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Financial Services (Banking Reform) Act 2013-14

Royal Assent


  • Bill status:

    Bill is now an Act

  • Type of Bill:

    Government Bill


Last event

  • Royal Assent Royal Assent

    18 Dec 2013

    The Bill received royal assent to become the Financial Services (Banking Reform) Act 2013.


The Bill was announced in the Queen's Speech of 9 May 2012, and a white paper entitled 'Banking reform: delivering stability and supporting a sustainable economy' was published on 14 June 2012. The Chancellor has said that he expects the legislation to be passed by early 2014 - the Bill will almost certainly be carried over from this session of Parliament to the 2013-14 session. Ministers have said they are committed to completing all primary and secondary legislation before the end of this Parliament in May 2015.

The Bill aims to implement the Vickers report's recommendation that banks' retail and investment divisions should be broken up, to ensure the safety of UK financial services.

The effect of the Bill's measures will be to protect individual savings by shielding them from the risks of investment banking. It is also designed to end the government's obligation to guarantee the banking sector by creating a clear divide between individuals' savings and investment banks that risk the huge losses that led to the financial crisis that began in 2007.

The government has committed, by Commons committee stage, to publish drafts of the principal statutory instruments, including those establishing the scope of the ring-fence, the de minimis exemption from ring-fencing, the specific prohibitions on ring-fenced banks, and the precise conditions for exemptions. 

The government will also undertake further consultation this year on introducing a regulatory model for payment systems. Banks have until the start of 2019 to ensure they have met the requirement to have their ring-fence in place.

The Bill will allow for:

  • HM Treasury to require that essential, retail banking services are only provided in a ring-fenced bank, and define the services that a ring-fenced bank may not provide
  • the Prudential Regulation Authority to ensure that a ring-fenced bank in a group is independent of other entities in the group, namely investment banks
  • depositors to be treated as preferred creditors, to be paid before unsecured creditors on insolvency

Sir John Vickers' Independent Commission on Banking published its final report in September 2011, and business secretary Vince Cable announced that the report's recommendations would be accepted in full.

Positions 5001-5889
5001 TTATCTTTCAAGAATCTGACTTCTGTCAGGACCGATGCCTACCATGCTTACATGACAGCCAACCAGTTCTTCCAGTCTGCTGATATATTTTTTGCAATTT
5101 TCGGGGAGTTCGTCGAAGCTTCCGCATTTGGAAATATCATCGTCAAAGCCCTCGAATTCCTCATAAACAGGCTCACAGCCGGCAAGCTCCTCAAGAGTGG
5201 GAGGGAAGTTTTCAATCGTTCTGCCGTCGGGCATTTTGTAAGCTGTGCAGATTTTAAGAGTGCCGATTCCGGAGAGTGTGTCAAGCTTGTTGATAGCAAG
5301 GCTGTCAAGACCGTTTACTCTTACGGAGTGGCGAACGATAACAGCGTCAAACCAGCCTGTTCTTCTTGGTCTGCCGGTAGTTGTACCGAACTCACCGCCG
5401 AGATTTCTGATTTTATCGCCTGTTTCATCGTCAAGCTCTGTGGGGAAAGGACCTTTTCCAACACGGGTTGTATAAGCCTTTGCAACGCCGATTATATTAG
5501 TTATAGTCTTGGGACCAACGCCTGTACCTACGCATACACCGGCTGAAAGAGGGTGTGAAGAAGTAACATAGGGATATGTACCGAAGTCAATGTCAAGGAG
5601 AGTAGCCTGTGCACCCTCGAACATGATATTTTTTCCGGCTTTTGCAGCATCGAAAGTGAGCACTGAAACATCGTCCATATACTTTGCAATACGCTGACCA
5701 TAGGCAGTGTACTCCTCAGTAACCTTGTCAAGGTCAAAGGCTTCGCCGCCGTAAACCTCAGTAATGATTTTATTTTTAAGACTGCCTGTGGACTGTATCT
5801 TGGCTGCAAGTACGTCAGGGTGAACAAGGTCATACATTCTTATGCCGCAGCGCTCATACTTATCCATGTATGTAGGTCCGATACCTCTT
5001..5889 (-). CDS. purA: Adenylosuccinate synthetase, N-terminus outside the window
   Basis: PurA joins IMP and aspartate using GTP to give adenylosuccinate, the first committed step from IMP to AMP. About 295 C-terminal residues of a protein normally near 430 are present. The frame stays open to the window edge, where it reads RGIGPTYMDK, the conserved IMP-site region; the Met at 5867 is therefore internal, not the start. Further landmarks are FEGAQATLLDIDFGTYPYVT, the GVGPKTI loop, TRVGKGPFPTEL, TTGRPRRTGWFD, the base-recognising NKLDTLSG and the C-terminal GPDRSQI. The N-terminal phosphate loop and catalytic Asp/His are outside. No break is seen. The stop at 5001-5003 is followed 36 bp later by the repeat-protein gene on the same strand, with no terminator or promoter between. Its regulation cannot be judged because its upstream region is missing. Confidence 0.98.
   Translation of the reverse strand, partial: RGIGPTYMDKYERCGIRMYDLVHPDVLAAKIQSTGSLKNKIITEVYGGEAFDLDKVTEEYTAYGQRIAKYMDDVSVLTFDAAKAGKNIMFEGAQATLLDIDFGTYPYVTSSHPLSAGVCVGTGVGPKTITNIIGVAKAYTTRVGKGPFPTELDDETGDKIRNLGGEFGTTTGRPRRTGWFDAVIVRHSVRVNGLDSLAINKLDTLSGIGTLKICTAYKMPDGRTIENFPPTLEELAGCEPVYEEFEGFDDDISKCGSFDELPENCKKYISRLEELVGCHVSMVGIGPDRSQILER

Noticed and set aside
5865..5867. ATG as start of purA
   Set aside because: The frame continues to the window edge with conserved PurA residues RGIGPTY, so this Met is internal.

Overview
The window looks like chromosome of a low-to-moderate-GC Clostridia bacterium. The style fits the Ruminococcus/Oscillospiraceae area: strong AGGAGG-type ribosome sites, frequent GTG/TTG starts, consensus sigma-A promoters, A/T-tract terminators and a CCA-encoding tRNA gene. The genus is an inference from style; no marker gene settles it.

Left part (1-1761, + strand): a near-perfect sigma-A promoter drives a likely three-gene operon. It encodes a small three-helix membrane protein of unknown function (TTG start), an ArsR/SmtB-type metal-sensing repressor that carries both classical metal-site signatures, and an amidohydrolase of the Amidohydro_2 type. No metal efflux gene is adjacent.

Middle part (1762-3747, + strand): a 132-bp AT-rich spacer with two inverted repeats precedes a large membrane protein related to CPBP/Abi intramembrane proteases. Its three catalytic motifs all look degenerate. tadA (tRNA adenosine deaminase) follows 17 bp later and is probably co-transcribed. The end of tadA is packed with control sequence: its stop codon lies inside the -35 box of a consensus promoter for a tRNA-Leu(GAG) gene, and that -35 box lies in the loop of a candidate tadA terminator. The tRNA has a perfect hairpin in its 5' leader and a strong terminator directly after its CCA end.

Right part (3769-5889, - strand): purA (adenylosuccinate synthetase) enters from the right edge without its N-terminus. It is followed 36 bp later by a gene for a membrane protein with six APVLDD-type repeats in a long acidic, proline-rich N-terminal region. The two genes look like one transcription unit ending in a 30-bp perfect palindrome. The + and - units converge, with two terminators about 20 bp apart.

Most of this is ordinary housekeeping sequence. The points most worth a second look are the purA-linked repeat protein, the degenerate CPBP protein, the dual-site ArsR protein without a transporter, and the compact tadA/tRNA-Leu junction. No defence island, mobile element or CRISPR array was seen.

Following the recommendation by the Independent Commission on Banking (ICB) in 2011, the Parliamentary Commission on Banking Standards (PCBS) was appointed by both Houses of Parliament in summer 2012. The Commission, chaired by Andrew Tyrie MP, has taken evidence from a wide range of people and organisations. The inital report was published in December 2013, however certain aspects of the Commission's work are ongoing, including:

  • The case for prohibiting groups containing a ring-fenced bank from engaging in proprietary trading, and in particular the contribution that this could make to the changes needed to banking culture and standards;
  • How the structural changes will affect standards and culture in the long run;
  • How to assess bank suggestions that setting the necessary standards for banking in UK might lead to a flight abroad;
  • Whether the sale of derivatives inside the ring-fence has a bearing on measures to prevent future mis-selling of such products;
  • The wider issues of competition and transparency raised by the ICB;
  • How banks compete;
  • How banks run themselves; and
  • How banks are supervised and regulated; and
  • How the law, including criminal and civil sanctions, applies to banks and bankers.

Labour have said that the Chancellor was "refusing to legislate for a backstop power to allow for across the board separation of the banks", adding that they would be challenging George Osborne to "go further". The Opposition would back amendments to "fully implement the recommendations of the Parliamentary Commission of Banking Standards."

The British Chambers of Commerce welcomed the notion of ring-fencing in the banking system, but is concerned that the proposals do not include the creation of a British business bank to address the finance gap facing many companies. The British Bankers' Association expressed concern that the transition between regulatory authorities should be implemented "efficiently and effectively".

The Financial Services (Banking Reform) Bill was debated by peers during its second reading on 24 July 2013. Issues raised concerned the need to separate retail and investment banking and improving the ring-fence, the importance of retail competition and enabling challenge banks as well as leverage ratios. Many peers called on the government to bring forward further government amendments on ring-fencing as soon as possible to enable full scrutiny during the committee stage.